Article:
HT Explainer: Why Punjab farmers seem unhappy with govt’s debt waiver scheme?
Experts say even if the entire debt was waived, the farmers would fall into the trap again as agriculture is not economically viable and the agriculture sector needs a policy overhaul.punjab Updated: Jan 09, 2018 10:03 IST
In the run-up to the assembly polls in January last year, Capt Amarinder Singh as chief ministerial candidate of the Congress made a lofty promise of waiving the entire debt of state farmers.
During his campaign, he would make farmers fill claims forms in which they would be asked to disclose the debt amount and would send them messages on their mobile phones to reaffirm his promise.
Experts in the T Haque panel and farm economist Sardara Singh Johl have challenged the premise that debt waiver was a solution to the problem.
The Congress used the slogan “karza, kurki khatam, fasal di puree rakam” (End to debt, recovery and full payment for crops) to woo the farming community during its campaign.
After coming to power, the Congress government in its first cabinet meeting took a policy decision on farm debt waiver and in June the CM announced in the Vidhan Sabha to waive up to Rs 2 lakh loan of the state’s marginal and small farmers. It took the government six months to roll out the policy.
Here is a 360-degree look to find out why farmers are not happy with the implementation.
What was the promise?
In the budget session of the Vidhan Sabha called in June last year, CM Capt Amairnder Singh announced to waive off farmers’ debt based on the recommendations of the T Haque panel. Haque suggested to waive debt up to Rs 2 lakh for small and marginal farmers. With this, the government proposed to cover nearly 10 lakh farmers with a total debt waiver of Rs 9,500 to Rs 10,000 crore.
How different is policy from the promise?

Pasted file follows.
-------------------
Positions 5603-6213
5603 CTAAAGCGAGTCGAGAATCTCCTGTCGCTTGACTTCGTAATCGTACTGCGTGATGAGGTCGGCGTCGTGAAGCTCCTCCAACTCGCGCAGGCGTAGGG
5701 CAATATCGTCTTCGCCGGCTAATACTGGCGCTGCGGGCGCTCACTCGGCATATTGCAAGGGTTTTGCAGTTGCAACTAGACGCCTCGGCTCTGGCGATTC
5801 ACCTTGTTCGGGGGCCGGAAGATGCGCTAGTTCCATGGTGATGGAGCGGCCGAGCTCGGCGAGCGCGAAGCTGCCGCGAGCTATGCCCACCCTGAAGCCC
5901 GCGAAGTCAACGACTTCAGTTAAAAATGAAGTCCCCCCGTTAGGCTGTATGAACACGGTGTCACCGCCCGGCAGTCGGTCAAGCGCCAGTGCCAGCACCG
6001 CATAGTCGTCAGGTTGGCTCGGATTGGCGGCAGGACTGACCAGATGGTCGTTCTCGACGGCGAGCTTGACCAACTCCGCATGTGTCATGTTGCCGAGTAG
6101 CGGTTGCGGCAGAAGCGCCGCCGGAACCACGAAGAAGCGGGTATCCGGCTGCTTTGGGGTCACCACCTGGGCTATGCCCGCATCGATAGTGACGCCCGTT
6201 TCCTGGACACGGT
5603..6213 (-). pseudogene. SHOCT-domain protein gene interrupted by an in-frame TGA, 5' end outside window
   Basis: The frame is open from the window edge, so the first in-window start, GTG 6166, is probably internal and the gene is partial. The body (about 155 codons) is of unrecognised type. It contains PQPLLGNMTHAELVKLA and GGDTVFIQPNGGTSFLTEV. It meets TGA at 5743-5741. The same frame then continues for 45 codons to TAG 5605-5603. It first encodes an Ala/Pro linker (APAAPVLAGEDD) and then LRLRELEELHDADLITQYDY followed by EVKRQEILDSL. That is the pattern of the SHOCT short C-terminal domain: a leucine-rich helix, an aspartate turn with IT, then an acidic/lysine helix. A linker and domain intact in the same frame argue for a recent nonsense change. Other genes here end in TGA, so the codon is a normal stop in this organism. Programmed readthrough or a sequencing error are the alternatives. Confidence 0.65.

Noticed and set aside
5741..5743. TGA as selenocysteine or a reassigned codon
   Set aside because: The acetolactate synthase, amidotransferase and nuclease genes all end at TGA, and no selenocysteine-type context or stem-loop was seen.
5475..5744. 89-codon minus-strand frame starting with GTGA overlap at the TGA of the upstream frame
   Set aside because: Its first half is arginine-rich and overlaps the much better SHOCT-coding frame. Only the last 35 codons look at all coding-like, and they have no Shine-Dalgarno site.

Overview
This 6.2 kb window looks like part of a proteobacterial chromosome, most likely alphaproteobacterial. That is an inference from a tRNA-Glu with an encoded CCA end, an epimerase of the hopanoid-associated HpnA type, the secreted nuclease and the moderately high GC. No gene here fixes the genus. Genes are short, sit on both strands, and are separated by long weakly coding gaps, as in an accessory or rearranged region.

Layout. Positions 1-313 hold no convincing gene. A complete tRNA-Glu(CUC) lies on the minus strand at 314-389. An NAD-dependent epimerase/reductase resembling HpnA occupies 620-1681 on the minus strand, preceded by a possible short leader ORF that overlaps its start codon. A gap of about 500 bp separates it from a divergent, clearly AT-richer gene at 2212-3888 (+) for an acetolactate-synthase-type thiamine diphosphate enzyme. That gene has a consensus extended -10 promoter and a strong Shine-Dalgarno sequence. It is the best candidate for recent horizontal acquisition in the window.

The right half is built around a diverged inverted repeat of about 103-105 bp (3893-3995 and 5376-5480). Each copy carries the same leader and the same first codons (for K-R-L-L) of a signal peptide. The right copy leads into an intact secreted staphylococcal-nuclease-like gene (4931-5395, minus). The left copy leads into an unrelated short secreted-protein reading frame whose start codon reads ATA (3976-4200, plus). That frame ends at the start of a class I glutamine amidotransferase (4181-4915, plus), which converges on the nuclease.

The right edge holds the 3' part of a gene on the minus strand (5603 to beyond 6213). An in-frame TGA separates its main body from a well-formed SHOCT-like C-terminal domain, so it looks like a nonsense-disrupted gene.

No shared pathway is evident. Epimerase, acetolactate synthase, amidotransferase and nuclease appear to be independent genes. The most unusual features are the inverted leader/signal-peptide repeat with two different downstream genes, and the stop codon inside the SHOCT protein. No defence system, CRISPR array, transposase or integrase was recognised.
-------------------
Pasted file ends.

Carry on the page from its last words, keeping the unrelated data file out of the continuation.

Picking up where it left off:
When the policy was rolled out it came as a shock for the farmers as the government decided to cut down on the expenditure bringing in a clause in the policy that a small farmer (with land 2.5 to 5 acres) will not get any waiver incase his outstanding amount is more than Rs 2 lakh, while a marginal farmers (with land up to 2.5 acres) will get a waiver up to Rs 2 lakh even if the outstanding amount is more.
What hiccups is the government facing?
The state government is facing a deep financial crunch due to which it is not able to cover all farmers in one go. The government decided to cover marginal farmers who owe money to cooperative banks, followed by small farmers who owe money to the state banks.
After this, the government would cover the outstanding loans of farmers in two categories, i.e, who have borrowed from the nationalised banks and private sector banks.
So far, the government has identified 5.63 lakh farmers in both categories of which 1.61 lakh in the marginal category have been finalised to avail Rs 780 crore waiver. Arranging funds for waiver is a big issue for the government which is using rural development funds collected from sale of agricultural products for the debt-waiver scheme.
The chief minister has promised to waive debt on farm labourers also, but so far no policy has been announced for them.
Why farmers are angry?
During the social audit in which the government agencies pasted lists in the villages, a large number of small farmers found their names missing. Also, many farmers got meagre waiver with some as low as Rs 3 or Rs 7, which annoyed the farming community. The CM, who reached Mansa on Sunday, also admitted to lapses and clarified that all farmers will be covered under the scheme. Also, farmer unions and opposition parties — Shiromani Akali Dal and the Aam Aadmi Party (AAP) — are not leaving any chance to bring government on the mat on the waiver issue. The AAP has even resorted to protests. The officers of three state departments — cooperation, revenue and agriculture who are involved in the debt waiver process — also admit that waiver has become a chaotic issue.
What’s govt doing for farm labourers?
The chief minister has promised to waive debt on farm labourers also, but so far no policy has been announced for them. There are an estimated 10 lakh farm labourers in the state with each having an average debt of Rs 77,000.
Is loan waiver an answer to problem?
Experts in the T Haque panel and farm economist Sardara Singh Johl have challenged the premise that debt waiver was a solution to the problem. They say even if the entire debt was waived, the farmers would fall into the trap again as agriculture is not economically viable and the agriculture sector needs a policy overhaul.